God Rest Ye, Merry Gentlemen - Jars of Clay - listen now

Friday, October 14, 2005


Well what do you know. Maybe us A'murkins aren't just dumb-ass warmongers after all. It seems that the Bangkok Post, at least, sees some good in Iraq these days.

As controversial as the Iraq war has become around the world, it is easy to lose sight of the extraordinarily good news that has emerged from that country and battleground. The first was the downfall of one of the world's most heinous dictatorships. Saddam Hussein killed his people, bullied his small neighbours and threatened his large ones. The other is the widespread and enthusiastic way in which Iraqis have grasped democratic choice. This weekend, they will once again go to the polls to make the decisions that will decide their country's fate. When Iraqis vote _ or abstain _ tomorrow on a constitution hammered out in a remarkably short time, they will be doing something none of their Arab neighbours do. Several major Sunni organisations still were debating this week whether to vote or boycott. By contrast, about 5,000 members of major Islamist student groups in Egypt held protests to demand a free vote, on anything. The arguments and debates over the proposed Iraq constitution during the past several weeks have been passionate, opinionated and peaceful.

[ ... ]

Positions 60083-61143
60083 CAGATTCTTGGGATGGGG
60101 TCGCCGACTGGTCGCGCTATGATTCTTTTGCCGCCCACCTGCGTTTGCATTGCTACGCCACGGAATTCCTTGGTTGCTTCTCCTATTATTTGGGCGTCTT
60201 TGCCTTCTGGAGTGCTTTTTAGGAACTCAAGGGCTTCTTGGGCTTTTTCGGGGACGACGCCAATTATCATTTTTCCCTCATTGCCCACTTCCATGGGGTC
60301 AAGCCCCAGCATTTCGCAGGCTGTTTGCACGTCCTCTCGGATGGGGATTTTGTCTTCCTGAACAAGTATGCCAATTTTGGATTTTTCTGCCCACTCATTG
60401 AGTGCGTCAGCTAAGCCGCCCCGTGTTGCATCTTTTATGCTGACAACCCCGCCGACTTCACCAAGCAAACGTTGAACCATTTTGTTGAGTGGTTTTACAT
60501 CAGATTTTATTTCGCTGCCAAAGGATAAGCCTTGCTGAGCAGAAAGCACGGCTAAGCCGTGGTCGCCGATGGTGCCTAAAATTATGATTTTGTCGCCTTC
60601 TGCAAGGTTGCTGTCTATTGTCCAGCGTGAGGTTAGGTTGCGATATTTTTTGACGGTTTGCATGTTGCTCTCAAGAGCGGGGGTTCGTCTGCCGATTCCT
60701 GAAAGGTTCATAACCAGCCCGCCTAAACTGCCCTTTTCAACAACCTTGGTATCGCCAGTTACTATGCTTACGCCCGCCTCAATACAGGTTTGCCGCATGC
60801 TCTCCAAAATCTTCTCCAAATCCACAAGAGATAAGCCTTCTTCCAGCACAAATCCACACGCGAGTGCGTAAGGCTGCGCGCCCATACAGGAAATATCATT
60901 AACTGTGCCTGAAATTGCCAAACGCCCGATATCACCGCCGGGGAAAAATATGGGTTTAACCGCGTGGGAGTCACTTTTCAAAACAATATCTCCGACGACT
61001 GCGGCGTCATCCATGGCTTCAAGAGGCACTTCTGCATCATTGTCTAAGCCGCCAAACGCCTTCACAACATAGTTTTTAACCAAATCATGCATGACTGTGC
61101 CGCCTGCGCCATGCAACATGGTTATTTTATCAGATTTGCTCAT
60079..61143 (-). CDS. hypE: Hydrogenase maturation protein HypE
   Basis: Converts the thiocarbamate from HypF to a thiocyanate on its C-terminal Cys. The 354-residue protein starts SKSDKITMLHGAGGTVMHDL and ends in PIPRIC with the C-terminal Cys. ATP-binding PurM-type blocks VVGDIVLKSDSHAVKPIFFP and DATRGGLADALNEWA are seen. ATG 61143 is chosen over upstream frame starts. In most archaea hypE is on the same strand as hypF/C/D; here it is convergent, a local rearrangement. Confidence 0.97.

Here, however, is the good part: If Iraq of the future devolves into civil conflict, tomorrow's election makes it more likely that the battles will be on the political stumps, and not in the streets. In any case, the citizens of every country have the right to set the course of their nation, vote for their leaders and demand daily accountability from the representatives elected. A vote for the new constitution, a vote against it or a reasoned, thinking decision not to vote _ all of these move forward both democracy and freedom in Iraq.It is remarkable that a country so violently torn by daily bombs and battles can debate, write and then vote on a national constitution. Last May, a nationwide poll in Iraq determined that 59% of Iraqis believed the country was better off than before the US invasion, and 76% said they and their families were personally better off. There had been predictions that the US invasion would galvanise Muslims against the rest of the world, but the Pew Global Attitudes Project reported last July that Muslim public opinion was increasingly against the Islamists. Security will be tight in Iraq, and presumably violence will continue, as it did during the parliamentary elections last January. Everyone should wish the Iraqis well in their decision to take another brave step towards democracy.


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